It can be used to make polite requests or suggestions in the past.
Pourriez-vous m’aider, s’il vous plaît ? (Could you have helped me, please?)
Expressing Doubt or Uncertainty
It can convey doubt or uncertainty regarding past events.
Il aurait peut-être oublié notre rendez-vous. (He might have forgotten our appointment.)
Interactions with Other Tenses
You can use the Conditionnel Passé in combination with the conditional present to describe past actions that were hypothetical at the time they were spoken about. J’aurais aimé que tu m’appelles hier. (I would have liked you to call me yesterday.)
Indicative Past Tenses
You might use the Conditionnel Passé alongside indicative past tenses like the passé composé to contrast hypothetical and real past events. Il est venu hier, mais s’il avait pu, il serait venu la semaine dernière. (He came yesterday, but if he could have, he would have come last week.)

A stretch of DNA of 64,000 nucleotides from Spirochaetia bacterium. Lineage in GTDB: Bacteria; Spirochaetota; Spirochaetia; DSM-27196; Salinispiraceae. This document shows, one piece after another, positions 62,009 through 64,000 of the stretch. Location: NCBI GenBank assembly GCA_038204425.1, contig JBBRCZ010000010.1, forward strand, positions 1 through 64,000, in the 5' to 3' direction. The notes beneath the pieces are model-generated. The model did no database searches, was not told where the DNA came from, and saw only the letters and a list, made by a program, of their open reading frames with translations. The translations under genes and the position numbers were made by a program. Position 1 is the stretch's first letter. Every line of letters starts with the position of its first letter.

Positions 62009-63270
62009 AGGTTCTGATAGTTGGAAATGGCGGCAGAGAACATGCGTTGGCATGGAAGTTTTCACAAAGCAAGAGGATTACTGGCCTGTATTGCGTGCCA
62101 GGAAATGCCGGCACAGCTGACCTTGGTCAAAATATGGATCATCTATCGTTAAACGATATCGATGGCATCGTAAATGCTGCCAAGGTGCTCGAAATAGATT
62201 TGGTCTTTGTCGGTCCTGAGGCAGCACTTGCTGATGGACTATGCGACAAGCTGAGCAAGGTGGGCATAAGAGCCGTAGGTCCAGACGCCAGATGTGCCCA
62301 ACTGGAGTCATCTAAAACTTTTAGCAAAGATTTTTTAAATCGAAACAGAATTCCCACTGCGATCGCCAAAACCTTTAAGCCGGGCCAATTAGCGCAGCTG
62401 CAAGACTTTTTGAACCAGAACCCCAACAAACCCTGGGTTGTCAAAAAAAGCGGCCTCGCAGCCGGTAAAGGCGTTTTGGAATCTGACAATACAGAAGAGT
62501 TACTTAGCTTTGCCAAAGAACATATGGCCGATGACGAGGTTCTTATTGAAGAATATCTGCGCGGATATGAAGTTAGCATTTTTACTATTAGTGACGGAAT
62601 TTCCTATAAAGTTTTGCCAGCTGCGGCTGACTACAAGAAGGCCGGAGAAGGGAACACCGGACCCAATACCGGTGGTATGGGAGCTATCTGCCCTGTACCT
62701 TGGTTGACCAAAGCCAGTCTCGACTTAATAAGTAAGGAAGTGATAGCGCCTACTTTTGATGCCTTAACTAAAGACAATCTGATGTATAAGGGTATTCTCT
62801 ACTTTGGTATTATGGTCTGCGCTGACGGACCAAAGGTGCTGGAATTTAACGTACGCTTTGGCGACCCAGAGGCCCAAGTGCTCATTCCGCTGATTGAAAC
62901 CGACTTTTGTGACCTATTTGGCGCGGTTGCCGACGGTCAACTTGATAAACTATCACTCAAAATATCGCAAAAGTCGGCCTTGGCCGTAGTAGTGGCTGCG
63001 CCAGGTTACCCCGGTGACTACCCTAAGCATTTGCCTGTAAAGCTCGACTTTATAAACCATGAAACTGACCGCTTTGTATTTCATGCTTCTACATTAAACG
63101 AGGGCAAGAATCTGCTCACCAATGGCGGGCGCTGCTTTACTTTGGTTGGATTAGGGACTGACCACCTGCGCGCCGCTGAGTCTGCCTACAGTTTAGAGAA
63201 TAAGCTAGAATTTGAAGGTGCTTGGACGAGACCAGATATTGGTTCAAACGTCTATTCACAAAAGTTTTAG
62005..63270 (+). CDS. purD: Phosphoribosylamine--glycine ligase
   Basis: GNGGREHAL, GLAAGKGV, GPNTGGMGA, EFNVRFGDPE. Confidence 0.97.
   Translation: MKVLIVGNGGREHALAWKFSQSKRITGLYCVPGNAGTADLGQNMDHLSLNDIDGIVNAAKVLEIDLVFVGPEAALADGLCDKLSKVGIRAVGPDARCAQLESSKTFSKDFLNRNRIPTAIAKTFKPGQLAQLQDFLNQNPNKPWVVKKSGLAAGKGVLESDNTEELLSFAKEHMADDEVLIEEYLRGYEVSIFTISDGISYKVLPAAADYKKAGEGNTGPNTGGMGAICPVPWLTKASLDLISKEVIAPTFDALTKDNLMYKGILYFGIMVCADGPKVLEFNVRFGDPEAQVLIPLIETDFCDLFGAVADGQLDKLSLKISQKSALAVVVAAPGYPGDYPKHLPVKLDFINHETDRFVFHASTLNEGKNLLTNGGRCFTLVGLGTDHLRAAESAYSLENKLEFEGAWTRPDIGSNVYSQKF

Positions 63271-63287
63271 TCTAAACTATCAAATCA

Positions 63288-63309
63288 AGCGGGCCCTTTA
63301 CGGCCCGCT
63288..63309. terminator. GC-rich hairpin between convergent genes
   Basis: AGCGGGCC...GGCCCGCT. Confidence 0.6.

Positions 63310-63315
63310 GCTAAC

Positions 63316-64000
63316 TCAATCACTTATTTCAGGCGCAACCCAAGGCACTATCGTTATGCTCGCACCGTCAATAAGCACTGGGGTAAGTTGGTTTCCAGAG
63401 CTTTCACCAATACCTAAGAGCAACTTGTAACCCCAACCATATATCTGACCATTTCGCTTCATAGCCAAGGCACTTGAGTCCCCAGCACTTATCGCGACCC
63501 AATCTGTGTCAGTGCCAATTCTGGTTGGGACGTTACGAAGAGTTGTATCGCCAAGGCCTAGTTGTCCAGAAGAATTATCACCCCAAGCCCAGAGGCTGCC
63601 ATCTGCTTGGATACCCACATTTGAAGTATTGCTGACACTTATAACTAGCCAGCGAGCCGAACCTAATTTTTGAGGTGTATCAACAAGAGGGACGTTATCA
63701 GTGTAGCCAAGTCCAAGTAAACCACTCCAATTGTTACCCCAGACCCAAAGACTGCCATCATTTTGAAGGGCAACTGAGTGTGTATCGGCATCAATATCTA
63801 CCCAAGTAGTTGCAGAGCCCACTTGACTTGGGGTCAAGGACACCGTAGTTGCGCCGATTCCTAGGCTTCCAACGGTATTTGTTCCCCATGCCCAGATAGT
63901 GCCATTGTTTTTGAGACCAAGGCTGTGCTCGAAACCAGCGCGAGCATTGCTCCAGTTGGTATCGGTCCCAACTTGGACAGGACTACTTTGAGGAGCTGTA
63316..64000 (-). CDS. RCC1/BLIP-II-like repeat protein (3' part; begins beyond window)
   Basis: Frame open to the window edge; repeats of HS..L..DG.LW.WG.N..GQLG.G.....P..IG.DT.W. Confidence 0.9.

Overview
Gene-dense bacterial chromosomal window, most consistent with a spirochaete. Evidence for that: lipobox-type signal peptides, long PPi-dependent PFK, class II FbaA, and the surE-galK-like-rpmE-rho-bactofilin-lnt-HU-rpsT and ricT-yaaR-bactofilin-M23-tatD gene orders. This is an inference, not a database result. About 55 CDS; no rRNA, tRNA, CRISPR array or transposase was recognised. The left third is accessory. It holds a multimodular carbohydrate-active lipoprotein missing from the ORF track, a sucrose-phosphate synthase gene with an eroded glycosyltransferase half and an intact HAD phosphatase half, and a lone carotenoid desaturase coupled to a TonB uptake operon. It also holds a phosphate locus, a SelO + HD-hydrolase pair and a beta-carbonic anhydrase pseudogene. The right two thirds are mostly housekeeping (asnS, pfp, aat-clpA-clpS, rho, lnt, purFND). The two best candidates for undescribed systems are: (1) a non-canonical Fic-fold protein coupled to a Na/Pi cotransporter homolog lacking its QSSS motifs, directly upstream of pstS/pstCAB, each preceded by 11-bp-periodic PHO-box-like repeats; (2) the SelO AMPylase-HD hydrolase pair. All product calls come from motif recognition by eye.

In some cases, you can use the Conditionnel Passé in combination with the conditional future to discuss unreal past events that could have consequences in the future. Si j’avais réussi mon examen, j’aurais un meilleur travail. (If I had passed my exam, I would have a better job.)
In summary, the Conditionnel Passé is used to express hypothetical or unreal actions in the past. It is often used in conjunction with other tenses to convey various nuances in French, allowing speakers to discuss imaginary past scenarios, make polite requests, or express doubt about past events.